Lilibet Is Already at the Center of a Controversy With Harry & the Palace
"A royal birth should be a happy time, but this has got to have upset several members of the family."
As soon as news broke she was born, royal watchers on both side of the pond started to debate whether Prince Harry and Duchess Meghan's decision to name their daughter Lilibet Diana Mountbatten-Windsor was an olive branch to the Royal Family or a thoughtless gesture, given that Lilibet was Queen Elizabeth's childhood nickname used only by her recently deceased husband, Prince Philip. But now, a new controversy involving the name of the littlest royal, who was born on June 4, has emerged and quickly escalated.
On Wednesday, June 9, five days after Lilibet's birth, BBC royal correspondent Jonny Dymond made the bombshell claim on the BBC's Radio 4's Today broadcast that he was told by an inside source (who the Daily Mail later identified as a senior aide at Buckingham Palace) that Harry and Meghan "never asked" for the Queen's consent to use the name. The nickname Lilibet was given to her by her father, King George VI, and went on to become an affectionate moniker used only by Prince Philip. Just hours later, through their lawyers, Harry and Meghan accused the BBC of defamation.
Read on to find out the behind-the-scenes story of Harry and Meghan's latest war with the media—and the Palace—and why this could ruin any possibility for a thaw in the chilly relationship between the Sussexes and the rest of the Royal Family.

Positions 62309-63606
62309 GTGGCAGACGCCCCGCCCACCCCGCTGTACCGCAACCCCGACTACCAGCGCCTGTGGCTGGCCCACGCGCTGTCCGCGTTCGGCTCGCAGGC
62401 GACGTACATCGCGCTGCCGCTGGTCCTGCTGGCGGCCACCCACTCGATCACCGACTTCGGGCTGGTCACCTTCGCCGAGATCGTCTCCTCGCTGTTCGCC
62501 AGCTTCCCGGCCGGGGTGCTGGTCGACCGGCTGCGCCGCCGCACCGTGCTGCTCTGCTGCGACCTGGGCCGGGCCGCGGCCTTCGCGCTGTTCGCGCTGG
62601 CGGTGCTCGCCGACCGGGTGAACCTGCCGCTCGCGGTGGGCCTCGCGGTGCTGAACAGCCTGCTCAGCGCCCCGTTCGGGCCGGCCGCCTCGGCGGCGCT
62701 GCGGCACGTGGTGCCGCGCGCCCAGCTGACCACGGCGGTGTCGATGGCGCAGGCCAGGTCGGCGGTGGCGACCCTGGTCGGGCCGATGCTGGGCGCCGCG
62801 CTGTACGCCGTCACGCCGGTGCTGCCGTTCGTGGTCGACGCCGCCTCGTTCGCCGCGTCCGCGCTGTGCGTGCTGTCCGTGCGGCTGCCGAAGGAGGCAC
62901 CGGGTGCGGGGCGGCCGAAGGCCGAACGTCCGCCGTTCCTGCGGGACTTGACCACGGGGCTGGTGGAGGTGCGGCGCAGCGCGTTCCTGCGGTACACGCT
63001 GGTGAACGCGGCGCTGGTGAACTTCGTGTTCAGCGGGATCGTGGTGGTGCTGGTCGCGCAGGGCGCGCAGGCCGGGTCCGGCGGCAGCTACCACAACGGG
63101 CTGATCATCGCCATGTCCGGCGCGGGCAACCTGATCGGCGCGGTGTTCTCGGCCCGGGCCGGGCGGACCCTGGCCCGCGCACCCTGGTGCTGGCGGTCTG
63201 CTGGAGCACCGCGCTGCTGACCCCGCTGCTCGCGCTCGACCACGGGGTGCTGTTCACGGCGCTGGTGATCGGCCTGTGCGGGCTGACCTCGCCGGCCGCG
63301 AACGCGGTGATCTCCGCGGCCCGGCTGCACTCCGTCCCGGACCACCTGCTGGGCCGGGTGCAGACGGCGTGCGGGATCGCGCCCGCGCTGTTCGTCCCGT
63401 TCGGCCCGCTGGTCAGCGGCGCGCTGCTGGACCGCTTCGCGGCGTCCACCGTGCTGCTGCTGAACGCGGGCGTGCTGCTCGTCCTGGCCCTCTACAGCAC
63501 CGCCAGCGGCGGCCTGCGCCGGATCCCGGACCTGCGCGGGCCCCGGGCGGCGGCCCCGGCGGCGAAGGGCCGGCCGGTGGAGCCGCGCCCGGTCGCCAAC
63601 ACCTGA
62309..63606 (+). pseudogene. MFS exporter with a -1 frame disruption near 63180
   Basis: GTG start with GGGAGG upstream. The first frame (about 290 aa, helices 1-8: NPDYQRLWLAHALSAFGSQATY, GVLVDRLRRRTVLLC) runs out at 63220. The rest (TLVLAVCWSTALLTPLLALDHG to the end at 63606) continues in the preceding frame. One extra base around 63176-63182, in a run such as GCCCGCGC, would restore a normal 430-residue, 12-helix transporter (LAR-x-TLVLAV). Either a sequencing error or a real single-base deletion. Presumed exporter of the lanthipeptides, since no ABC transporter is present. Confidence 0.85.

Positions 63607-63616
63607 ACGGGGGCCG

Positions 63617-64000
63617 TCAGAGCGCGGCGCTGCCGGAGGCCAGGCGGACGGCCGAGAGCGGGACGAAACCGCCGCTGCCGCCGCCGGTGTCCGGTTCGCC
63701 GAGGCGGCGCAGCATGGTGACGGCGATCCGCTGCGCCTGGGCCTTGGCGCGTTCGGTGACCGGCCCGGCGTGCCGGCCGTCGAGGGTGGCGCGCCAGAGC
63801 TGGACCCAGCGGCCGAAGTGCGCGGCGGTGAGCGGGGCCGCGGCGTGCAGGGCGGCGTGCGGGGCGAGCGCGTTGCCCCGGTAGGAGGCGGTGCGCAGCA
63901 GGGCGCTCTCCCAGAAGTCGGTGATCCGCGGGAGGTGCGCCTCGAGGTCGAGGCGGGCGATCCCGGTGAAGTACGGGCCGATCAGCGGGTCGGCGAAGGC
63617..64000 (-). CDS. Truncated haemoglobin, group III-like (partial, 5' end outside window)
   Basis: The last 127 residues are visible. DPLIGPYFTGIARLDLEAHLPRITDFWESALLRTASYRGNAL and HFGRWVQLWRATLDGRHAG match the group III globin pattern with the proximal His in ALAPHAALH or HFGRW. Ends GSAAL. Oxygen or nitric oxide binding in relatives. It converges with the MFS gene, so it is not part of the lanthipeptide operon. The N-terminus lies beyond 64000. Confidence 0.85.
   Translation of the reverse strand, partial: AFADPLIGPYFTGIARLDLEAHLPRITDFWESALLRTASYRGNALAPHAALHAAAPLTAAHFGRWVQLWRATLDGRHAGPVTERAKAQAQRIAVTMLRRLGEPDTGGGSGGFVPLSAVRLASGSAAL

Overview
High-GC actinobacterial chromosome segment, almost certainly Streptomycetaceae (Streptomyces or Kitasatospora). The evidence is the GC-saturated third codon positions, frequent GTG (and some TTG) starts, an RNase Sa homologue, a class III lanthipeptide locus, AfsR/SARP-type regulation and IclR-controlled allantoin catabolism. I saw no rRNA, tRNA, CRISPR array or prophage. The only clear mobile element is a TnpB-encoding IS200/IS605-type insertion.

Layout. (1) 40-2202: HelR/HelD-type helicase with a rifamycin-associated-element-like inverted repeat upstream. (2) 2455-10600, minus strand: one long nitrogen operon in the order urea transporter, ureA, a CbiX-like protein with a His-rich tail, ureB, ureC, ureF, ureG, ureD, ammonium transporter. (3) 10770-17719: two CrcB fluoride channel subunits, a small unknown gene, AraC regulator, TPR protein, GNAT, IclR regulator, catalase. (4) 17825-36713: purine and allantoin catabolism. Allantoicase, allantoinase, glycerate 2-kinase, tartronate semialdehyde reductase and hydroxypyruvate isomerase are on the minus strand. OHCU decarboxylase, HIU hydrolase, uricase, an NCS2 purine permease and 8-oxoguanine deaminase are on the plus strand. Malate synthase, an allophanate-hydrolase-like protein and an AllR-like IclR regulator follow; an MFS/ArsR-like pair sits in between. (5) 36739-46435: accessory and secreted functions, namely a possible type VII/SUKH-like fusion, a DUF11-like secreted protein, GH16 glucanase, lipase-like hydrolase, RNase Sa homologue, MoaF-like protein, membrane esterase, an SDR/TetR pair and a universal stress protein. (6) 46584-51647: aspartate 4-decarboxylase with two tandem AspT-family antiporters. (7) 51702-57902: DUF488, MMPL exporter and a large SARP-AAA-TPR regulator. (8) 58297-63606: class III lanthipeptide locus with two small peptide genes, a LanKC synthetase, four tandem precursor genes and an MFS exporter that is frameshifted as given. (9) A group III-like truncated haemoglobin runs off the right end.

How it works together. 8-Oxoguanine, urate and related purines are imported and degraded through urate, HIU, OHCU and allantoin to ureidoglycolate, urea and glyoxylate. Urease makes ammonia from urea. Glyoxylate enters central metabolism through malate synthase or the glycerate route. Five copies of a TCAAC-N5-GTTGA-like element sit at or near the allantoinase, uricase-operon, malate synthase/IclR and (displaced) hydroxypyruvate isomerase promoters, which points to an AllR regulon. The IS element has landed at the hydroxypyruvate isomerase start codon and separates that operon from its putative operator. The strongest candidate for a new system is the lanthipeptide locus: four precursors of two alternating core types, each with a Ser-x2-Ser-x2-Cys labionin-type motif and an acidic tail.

At first, it was assumed Harry and Meghan asked for the Queen's permission to name their daughter Lilibet.
On Sunday, June 6, after Harry and Meghan announced the birth of their daughter on their Archewell Foundation website, The Times of London reported that the Queen was informed by Harry that their baby daughter would be named Lilibet in her honor. Other news outlets, including the BBC, included quotes from unnamed sources connected to the couple in their reporting, supporting the idea the couple asked for Her Majesty's permission to use the deeply personal name.
A royal insider told Best Life, "Despite several reports claiming the Queen gave her consent, longtime royal reporters in the U.K. noticed a small but important distinction in the quotes from Harry and Meghan sources. It raised a lot of eyebrows. Did they alert the Queen beforehand or inform her after the fact? It's not quite clear."
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Then, the media published differing versions of events.
On June 7, the day after the official birth announcement, People reported that Harry and Meghan told the Queen of their name choice two days before they shared it with the world. The outlet later stated the couple introduced the Queen to her 11th great-grandchild on a video call, reporting that Harry and Meghan were "very excited and couldn't wait to share that their daughter arrived." Also on June 7, Page Six reported Harry called the Queen before the baby's birth to ask permission to use the name Lilibet.
In Britain, royal watchers point out there is a difference between asking for Her Majesty's consent and alerting her to an already set upon plan. Russell Myers of the Daily Mirror said on June 7: "I am told Harry had said to the Queen he may name a daughter after her and so he didn't really ask for permission as such, but it was a nice surprise."